The tensioning compartments 4 may be required to withstand pressures of at least 1.5 to 2 times (or even higher) normal tap water pressure as it is expected that normally tap water will be used to pressurize the compartments. Lower pressure limits may also be appropriate as greater experience is gained in the operation of the system. Alternatively, the compartments 4 can be filled with water and pressurized with air. This allows a more ready adjustment of the operating pressure through the use of conventional air valves in the water filling connection. As air is compressible it is much less likely that the safe working pressure of the compartments 4 will be exceeded. These adjustments are made only after a pool liner 7 and automatic pool cover 3 have been installed and the balancing compartment 4 of the pool has been filled with water.

The most suitable dimension for the pressure tensioning compartments 4 will depend on the size of the pool 6, the material of construction and thickness of the pool cover and other factors. However, circular diameters in the range of 3" to 24" may be appropriate for most applications.

Air vents 8 are located in the four corners of the cover section (or in other locations as found appropriate in practice) to enable trapped air to be released during installation and operation. These vents 8 consist of conventional removable plugs with seals.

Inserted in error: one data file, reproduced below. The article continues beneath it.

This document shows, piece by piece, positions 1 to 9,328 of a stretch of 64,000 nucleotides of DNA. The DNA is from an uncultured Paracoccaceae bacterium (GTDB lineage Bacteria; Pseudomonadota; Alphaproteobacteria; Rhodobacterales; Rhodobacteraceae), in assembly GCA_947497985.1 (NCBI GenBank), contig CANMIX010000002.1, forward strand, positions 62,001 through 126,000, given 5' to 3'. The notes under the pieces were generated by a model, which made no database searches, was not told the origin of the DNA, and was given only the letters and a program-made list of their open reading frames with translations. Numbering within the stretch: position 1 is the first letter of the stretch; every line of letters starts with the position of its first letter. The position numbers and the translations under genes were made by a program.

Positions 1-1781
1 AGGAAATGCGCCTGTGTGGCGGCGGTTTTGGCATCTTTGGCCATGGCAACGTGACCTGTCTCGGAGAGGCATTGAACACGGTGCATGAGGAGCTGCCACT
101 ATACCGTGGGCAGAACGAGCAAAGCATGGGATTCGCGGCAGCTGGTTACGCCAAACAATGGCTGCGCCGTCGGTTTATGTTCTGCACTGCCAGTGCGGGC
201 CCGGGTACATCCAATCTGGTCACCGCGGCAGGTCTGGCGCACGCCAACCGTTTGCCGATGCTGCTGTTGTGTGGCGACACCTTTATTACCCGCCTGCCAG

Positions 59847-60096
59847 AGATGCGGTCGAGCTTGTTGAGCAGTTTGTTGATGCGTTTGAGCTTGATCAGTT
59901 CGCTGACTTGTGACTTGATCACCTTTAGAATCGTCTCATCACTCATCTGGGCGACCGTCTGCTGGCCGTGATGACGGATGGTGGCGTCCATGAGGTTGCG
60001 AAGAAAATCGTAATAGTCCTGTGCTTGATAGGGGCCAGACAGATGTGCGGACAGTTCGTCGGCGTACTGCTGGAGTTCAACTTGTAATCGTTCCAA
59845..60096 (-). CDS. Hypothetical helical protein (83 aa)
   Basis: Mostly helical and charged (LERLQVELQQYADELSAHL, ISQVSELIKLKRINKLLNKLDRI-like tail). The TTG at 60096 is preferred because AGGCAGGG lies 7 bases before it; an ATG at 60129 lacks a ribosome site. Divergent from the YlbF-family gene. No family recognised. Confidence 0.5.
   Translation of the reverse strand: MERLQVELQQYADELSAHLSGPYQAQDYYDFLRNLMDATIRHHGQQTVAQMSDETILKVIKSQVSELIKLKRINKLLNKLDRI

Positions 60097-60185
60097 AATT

Provisions can also be made in constructing pool cover sections for inserts 10 (as shown in FIG. 4) to clear pool ladders, etc. FIGS. 6A and 6B show a means whereby the drainage of water from above the cover can be facilitated by welding the tensioning compartment 4 together over a short section 4' opposite the overflow return line to the pump described hereinbelow and shown in FIG. 9. Likewise, flooding the cover 3 can be assisted by a similar arrangement at the inflow line from the pump.

As shown in FIGS. 1A and 1B, a membrane section 3A is attached to the pool cover 3 around the inside periphery of the tensioning compartment 4 and is also joined to the pool liner 7 to form a seal or joint 12 between the balancing and storage compartments 1, 2, respectively, of the pool. In one possible configuration the seal may be located at approximately half the height of the pool wall 14, or alternatively, may be attached at the upper edge of the pool by means of conventional methods used to attached pool liners (as shown in FIGS. 3A and 3B).